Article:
ESA Science News

11 Nov 1999

Europe is going to the moon

A highly innovative and budget-priced mission to explore the moon has formally been approved by the European Space Agency. Meeting in Paris
9 and 10 November the Agency’s Science Programme Committee has
finalised all aspects of the SMART-1 project. This small lunar orbiter is the first in a new line of Small Missions for Advanced Research in
Technology to demonstrate new key technologies for future deep space missions.

The most important technology to be flown on the 350-kg spacecraft scheduled for launch at the end of 2002 as an Ariane 5 auxiliary payload
will be solar electric propulsion. This will constitute its primary propulsion to escape the Earth’s gravity, for its 17-month cruise to the
Moon and to stay in lunar orbit for six months. It will be the first time that Europe uses Solar Electric Propulsion as primary propulsion.

In recent years, electric propulsion systems have principally been used by near-Earth telecommunications satellites for small orbit
corrections. SMART-1 will employ a stationary plasma thruster which uses xenon gas as a propellant. Electrical solar power will be used to
expel the gas at very high speed, generating, by reaction, the movement of the satellite.

“Compared with conventional chemical systems, electric propulsion expends very little mass to accelerate a spacecraft. But it ejects the
propellant plasma up to ten times faster than a classical engine and so is ten times more efficient. SMART-1 is truly going to live up to its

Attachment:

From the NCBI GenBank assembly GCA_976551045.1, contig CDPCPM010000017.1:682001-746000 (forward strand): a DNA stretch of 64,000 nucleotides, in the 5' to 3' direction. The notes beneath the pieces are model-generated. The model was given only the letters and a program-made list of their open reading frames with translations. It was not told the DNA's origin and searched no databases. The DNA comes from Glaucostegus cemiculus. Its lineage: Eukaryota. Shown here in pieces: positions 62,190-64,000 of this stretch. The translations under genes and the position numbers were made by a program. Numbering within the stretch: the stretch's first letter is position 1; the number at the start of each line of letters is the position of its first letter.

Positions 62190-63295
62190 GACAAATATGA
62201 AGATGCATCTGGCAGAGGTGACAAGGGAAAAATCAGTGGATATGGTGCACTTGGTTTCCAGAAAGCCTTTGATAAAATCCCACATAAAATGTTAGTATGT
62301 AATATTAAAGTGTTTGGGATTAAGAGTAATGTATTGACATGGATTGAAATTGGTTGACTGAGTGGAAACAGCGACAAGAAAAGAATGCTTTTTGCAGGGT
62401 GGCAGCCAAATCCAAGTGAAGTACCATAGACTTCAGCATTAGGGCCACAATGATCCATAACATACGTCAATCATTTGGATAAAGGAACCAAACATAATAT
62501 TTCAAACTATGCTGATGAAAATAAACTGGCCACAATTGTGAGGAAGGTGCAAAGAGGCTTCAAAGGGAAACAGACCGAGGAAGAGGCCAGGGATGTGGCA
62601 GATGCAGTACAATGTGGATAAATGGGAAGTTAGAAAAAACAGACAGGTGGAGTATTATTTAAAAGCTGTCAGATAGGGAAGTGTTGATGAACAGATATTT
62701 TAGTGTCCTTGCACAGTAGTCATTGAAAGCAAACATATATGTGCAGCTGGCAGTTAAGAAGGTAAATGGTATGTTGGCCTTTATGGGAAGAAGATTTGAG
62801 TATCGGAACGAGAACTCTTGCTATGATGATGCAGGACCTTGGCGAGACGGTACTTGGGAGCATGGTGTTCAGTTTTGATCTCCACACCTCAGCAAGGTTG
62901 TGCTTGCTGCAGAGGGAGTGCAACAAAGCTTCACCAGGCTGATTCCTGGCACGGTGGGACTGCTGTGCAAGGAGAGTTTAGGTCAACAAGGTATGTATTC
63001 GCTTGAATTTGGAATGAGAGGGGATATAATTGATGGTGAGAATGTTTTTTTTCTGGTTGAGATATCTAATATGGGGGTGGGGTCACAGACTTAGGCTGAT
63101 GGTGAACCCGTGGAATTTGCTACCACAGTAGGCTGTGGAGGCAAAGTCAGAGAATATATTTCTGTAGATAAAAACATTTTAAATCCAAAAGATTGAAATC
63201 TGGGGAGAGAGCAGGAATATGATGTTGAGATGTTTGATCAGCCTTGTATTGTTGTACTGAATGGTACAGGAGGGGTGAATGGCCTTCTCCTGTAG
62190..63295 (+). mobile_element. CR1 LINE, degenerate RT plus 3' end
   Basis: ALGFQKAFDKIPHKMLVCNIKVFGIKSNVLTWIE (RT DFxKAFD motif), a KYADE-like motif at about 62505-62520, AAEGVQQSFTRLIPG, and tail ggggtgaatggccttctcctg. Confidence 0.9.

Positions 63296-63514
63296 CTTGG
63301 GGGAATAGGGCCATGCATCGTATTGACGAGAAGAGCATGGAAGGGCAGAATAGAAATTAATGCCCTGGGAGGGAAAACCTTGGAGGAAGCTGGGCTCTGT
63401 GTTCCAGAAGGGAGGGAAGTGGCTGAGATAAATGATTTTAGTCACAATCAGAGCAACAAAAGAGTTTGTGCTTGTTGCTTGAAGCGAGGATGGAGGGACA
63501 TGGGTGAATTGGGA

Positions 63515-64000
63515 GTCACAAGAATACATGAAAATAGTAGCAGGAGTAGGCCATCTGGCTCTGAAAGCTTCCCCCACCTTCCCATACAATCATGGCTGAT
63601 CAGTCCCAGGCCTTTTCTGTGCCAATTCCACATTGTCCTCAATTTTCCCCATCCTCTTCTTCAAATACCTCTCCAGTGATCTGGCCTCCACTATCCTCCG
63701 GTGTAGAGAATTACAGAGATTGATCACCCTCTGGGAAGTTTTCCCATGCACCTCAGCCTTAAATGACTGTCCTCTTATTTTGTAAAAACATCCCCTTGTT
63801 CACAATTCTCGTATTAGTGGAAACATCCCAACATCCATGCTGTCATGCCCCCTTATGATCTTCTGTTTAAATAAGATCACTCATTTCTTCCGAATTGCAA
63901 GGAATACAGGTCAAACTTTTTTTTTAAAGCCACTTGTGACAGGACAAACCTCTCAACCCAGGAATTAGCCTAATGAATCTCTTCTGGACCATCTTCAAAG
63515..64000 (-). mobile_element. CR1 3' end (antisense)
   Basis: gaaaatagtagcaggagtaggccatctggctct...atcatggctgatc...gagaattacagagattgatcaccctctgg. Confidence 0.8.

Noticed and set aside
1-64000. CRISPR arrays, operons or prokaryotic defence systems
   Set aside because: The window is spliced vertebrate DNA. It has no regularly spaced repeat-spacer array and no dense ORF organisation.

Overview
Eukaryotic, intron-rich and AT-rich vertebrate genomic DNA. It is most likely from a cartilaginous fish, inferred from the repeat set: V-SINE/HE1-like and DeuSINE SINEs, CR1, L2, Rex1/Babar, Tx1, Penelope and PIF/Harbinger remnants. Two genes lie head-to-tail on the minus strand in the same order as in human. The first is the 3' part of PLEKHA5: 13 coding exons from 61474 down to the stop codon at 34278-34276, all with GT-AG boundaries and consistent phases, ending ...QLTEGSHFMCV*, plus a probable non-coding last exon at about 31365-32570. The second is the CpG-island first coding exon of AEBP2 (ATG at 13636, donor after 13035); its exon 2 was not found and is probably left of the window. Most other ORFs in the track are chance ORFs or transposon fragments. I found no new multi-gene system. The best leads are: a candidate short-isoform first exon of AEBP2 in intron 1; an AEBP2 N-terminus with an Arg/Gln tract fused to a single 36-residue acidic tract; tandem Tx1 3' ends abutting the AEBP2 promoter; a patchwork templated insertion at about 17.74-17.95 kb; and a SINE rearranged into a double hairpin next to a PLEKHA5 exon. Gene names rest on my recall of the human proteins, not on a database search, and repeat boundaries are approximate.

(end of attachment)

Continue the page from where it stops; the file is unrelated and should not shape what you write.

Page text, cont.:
name!” says Project Manager Giuseppe Racca.

SMART-1 will carry a Scientific and Technology Payload consisting of seven instruments. The principal objective of three of them will be to
monitor the operation of the electric propulsion system.

A diagnostic package (EPDP, provided by Laben, Italy) will characterise the plasma environment around the spacecraft; another payload
(SPEDE, from the Finnish Meteorological Institute, Helsinki) will monitor plasma variations and dust environment during the cruise and
lunar orbit phases; whilst a series of Radio Science investigations (RSIS, University of Rome) will monitor the performance of the electric
propulsion system. In addition RSIS will measure the rotational state of the Moon by combining orbit and attitude determination with accurate
imaging. The mission also carries an experimental deep-space telecommunications sub-system (KATE, Dornier Germany) operating in X and
Ka frequency bands.

The lunar science payload consists of three instruments: a compact X-ray spectrometer (D-CIXS, provided by the Rutherford Appleton
Laboratory, UK), a micro-imager (AMIE, developed in the framework of ESA’s Technology Research Programme in conjunction with CSEM
Switzerland) and an
Infrared Spectrometer (SIR, Max Planck für Aeronomie Institüt, Lindau, Germany).


[NOTE: An image supporting this article is available at]